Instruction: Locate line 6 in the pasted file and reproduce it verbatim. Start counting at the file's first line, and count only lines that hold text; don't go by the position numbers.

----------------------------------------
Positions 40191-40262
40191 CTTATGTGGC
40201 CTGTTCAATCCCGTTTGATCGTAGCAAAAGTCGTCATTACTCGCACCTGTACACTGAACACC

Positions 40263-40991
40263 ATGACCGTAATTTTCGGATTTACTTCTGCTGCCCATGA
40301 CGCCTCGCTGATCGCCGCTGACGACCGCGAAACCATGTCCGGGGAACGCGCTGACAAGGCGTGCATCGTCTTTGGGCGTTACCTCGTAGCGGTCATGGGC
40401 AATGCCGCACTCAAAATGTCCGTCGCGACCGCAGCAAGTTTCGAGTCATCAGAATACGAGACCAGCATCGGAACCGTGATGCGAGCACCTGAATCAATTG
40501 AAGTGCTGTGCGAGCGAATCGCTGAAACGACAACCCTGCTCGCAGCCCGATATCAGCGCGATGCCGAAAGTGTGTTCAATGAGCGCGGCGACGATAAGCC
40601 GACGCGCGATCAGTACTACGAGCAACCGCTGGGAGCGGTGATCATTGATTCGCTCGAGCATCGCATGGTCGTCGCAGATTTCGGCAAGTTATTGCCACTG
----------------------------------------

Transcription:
40301 CGCCTCGCTGATCGCCGCTGACGACCGCGAAACCATGTCCGGGGAACGCGCTGACAAGGCGTGCATCGTCTTTGGGCGTTACCTCGTAGCGGTCATGGGC